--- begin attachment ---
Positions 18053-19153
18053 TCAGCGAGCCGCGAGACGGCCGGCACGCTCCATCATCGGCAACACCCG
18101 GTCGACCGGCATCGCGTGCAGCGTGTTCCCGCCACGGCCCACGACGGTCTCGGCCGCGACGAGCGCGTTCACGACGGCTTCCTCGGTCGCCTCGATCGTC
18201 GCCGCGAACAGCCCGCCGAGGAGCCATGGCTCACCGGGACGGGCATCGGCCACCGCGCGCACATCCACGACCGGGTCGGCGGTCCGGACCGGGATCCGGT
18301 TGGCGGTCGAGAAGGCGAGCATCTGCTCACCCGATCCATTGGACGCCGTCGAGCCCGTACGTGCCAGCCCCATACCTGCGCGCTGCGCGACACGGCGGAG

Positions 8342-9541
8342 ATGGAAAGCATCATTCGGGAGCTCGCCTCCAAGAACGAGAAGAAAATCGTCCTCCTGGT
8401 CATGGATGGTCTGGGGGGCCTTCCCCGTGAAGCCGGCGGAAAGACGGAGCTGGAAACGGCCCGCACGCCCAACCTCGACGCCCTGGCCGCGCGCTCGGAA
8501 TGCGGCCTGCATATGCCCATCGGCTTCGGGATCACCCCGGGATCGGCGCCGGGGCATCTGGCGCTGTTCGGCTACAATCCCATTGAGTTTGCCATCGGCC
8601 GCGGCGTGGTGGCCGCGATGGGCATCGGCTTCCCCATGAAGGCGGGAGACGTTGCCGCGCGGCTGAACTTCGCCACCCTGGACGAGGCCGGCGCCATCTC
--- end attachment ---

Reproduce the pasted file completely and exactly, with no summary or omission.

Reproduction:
Positions 18053-19153
18053 TCAGCGAGCCGCGAGACGGCCGGCACGCTCCATCATCGGCAACACCCG
18101 GTCGACCGGCATCGCGTGCAGCGTGTTCCCGCCACGGCCCACGACGGTCTCGGCCGCGACGAGCGCGTTCACGACGGCTTCCTCGGTCGCCTCGATCGTC
18201 GCCGCGAACAGCCCGCCGAGGAGCCATGGCTCACCGGGACGGGCATCGGCCACCGCGCGCACATCCACGACCGGGTCGGCGGTCCGGACCGGGATCCGGT
18301 TGGCGGTCGAGAAGGCGAGCATCTGCTCACCCGATCCATTGGACGCCGTCGAGCCCGTACGTGCCAGCCCCATACCTGCGCGCTGCGCGACACGGCGGAG

Positions 8342-9541
8342 ATGGAAAGCATCATTCGGGAGCTCGCCTCCAAGAACGAGAAGAAAATCGTCCTCCTGGT
8401 CATGGATGGTCTGGGGGGCCTTCCCCGTGAAGCCGGCGGAAAGACGGAGCTGGAAACGGCCCGCACGCCCAACCTCGACGCCCTGGCCGCGCGCTCGGAA
8501 TGCGGCCTGCATATGCCCATCGGCTTCGGGATCACCCCGGGATCGGCGCCGGGGCATCTGGCGCTGTTCGGCTACAATCCCATTGAGTTTGCCATCGGCC
8601 GCGGCGTGGTGGCCGCGATGGGCATCGGCTTCCCCATGAAGGCGGGAGACGTTGCCGCGCGGCTGAACTTCGCCACCCTGGACGAGGCCGGCGCCATCTC